Tasmanian Times

Environment

Pulp friction in South America

Oliver Balch, The Guardian, in Buenos Aires

Paper mills can bring much needed money into poorer countries but a backlash against the environmental costs is gaining force …

When President Néstor Kirchner of Argentina travelled earlier this month to Gualeguaychu with his entire cabinet to lead a protest of 100,000 people against neighbouring Uruguay building two giant pulp paper mills, it was only the latest shot in an increasingly bitter dispute between the two Latin American states. What is being called the “pulp war” is sucking in Spanish and Finnish multinational companies, igniting passionate debate about global environmental standards, and leading to accusations of widescale environmental destruction on the back of potential financing by the World Bank.

Read more here

Cathy Alexander’s earlier report on TT: Pulp fury: in Argentina

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1 Comment

1 Comment

  1. Brenda Rosser

    July 14, 2006 at 4:00 am

    Isn’t it time we examined the very creature that swallows up and decimates our native forests – THE MODERN ‘FOREST’ CORPORATION:

    * The giant ‘forest’ corporation is the characteristic organisation’ of the modern ‘forest’ industry;

    * The shareholders have little power over corporate decision making compared to the top managers and senior specialists in the operations (‘the technostructure’);

    * The members of the technostructure may own significant blocks of stock in their companies;

    * The technostructure of these corporations are likely to be seeking growth with predictable profits.

    * The forest corporation depends on various forms of ‘rent seeking’. For instance, the undervaluation of natural resources, the provision of publically-funded ‘incentives’ and Government artificially-created scarcities in order to make a profit.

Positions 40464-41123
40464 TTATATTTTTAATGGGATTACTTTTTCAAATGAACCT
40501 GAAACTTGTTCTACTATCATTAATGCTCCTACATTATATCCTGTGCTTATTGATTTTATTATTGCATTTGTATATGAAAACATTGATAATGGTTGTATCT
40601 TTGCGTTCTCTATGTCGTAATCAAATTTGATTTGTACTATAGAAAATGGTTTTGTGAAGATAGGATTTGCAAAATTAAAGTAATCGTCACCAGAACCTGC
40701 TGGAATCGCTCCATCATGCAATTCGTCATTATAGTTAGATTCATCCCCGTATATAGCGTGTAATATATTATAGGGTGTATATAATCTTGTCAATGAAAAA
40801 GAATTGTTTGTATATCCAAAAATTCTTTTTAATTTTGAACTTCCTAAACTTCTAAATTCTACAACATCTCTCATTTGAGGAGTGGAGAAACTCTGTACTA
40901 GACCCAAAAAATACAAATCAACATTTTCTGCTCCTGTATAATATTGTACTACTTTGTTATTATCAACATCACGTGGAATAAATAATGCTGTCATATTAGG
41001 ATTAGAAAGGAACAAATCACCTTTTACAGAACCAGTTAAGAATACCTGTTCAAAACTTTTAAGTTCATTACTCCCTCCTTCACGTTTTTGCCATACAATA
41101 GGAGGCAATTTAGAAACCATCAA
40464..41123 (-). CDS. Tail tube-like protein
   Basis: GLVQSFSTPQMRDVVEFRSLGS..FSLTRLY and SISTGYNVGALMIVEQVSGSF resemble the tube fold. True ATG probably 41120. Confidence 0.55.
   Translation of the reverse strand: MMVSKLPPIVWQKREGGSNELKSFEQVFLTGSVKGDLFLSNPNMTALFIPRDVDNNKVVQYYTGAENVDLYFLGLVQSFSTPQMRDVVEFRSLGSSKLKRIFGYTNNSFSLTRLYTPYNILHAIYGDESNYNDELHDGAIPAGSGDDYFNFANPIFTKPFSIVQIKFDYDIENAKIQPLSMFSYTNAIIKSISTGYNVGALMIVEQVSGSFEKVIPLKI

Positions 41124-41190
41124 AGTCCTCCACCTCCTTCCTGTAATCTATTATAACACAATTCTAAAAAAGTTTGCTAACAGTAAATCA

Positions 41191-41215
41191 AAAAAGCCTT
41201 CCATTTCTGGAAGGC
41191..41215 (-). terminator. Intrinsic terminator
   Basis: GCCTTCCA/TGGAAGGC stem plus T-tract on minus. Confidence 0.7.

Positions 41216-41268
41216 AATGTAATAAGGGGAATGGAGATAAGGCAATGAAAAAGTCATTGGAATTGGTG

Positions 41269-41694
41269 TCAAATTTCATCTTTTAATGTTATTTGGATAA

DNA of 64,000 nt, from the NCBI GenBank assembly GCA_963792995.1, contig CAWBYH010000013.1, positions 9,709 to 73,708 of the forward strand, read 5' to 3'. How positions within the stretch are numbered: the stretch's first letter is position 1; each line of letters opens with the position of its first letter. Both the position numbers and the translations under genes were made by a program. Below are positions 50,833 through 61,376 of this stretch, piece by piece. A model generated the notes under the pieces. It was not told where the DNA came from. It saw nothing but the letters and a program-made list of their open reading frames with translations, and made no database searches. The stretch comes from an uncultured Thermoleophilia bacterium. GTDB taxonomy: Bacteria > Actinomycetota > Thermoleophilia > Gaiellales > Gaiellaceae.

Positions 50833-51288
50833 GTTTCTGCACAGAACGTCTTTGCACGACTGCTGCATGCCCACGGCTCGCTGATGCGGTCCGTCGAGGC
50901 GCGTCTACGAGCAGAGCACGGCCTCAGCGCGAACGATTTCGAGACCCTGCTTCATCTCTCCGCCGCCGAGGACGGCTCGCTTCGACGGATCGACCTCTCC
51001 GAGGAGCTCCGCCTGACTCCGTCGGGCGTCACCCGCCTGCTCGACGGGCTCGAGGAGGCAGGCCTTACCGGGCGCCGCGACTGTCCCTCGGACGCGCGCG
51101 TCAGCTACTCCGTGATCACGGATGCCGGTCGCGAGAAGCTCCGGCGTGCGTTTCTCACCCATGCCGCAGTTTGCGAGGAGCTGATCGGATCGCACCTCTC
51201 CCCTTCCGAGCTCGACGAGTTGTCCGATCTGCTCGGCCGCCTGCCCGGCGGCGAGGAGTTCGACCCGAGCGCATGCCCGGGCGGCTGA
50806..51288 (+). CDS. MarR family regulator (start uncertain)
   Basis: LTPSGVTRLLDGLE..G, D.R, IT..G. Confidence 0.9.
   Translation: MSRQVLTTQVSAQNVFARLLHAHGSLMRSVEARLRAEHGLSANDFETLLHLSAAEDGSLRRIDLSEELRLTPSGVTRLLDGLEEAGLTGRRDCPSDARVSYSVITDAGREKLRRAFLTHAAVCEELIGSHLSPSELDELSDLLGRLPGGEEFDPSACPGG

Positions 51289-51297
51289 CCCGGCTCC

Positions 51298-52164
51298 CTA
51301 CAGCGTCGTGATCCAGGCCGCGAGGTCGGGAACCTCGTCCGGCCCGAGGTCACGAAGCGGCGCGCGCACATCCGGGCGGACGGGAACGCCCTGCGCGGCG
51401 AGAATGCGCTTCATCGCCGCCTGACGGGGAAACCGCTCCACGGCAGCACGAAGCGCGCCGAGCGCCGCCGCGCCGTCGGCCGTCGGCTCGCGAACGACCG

[eg ‘Protection of Agricultural Land Policy, Managed Investment Schemes whereby investors receive a 100% tax deduction in the first 12 months and the forest corps get the benefit of access to the huge streams of superannuation funds
    etc.)

    * Large dollar amounts are directed to politicians and lobbyists to manipulate public regulation and laws that influence their industry and market performance;

    * The ‘forest’ corporation is ‘risk averse’ relying on vertical and horizontal integration and many other strategies to avoid the vagaries of
    the market and competition;

    * The large ‘forest’ corporation will acknowledge other (non-financial/business) objectives if they improve the ‘corporate image’. Thus the attraction of facile environmental certification schemes ;

    * The ‘forest’ corporation relies on advertising plus a national ideology that praises the constant growth of privately consumable goods and services;

    * The modern ‘forest’ industry and corporation faces a CRISIS OF OVERPRODUCTION as a result of State, Federal and international Government’s subsidies and regulations that:

    1) encourage creation of production facilities on such a large scale that the volume of product depresses prices significantly;

    2) set up market entry barriers and put new or smaller firms at a competitive disadvantage, so as to deny adequate domestic outlets for investment capital. The result is a crisis of overproduction and surplus capital, and a spiraling process of increasing statism as politically connected corporate interests act through the state to resolve the crisis.

    QUESTION: Why don’t we dismantle the modern forest corporation and replace them with a model of enterprise that works within the constraints of the world’s biosphere?

    At current rates of forest clearing all native forests will be gone in 170 years. It’s likely that non-linear catastrophic effects of this change will kick in a long time before that.

    References: http://www.libertarian.co.uk/lapubs/econn/econn102.htm)
    and the writings of John Kenneth Galbraith and others.

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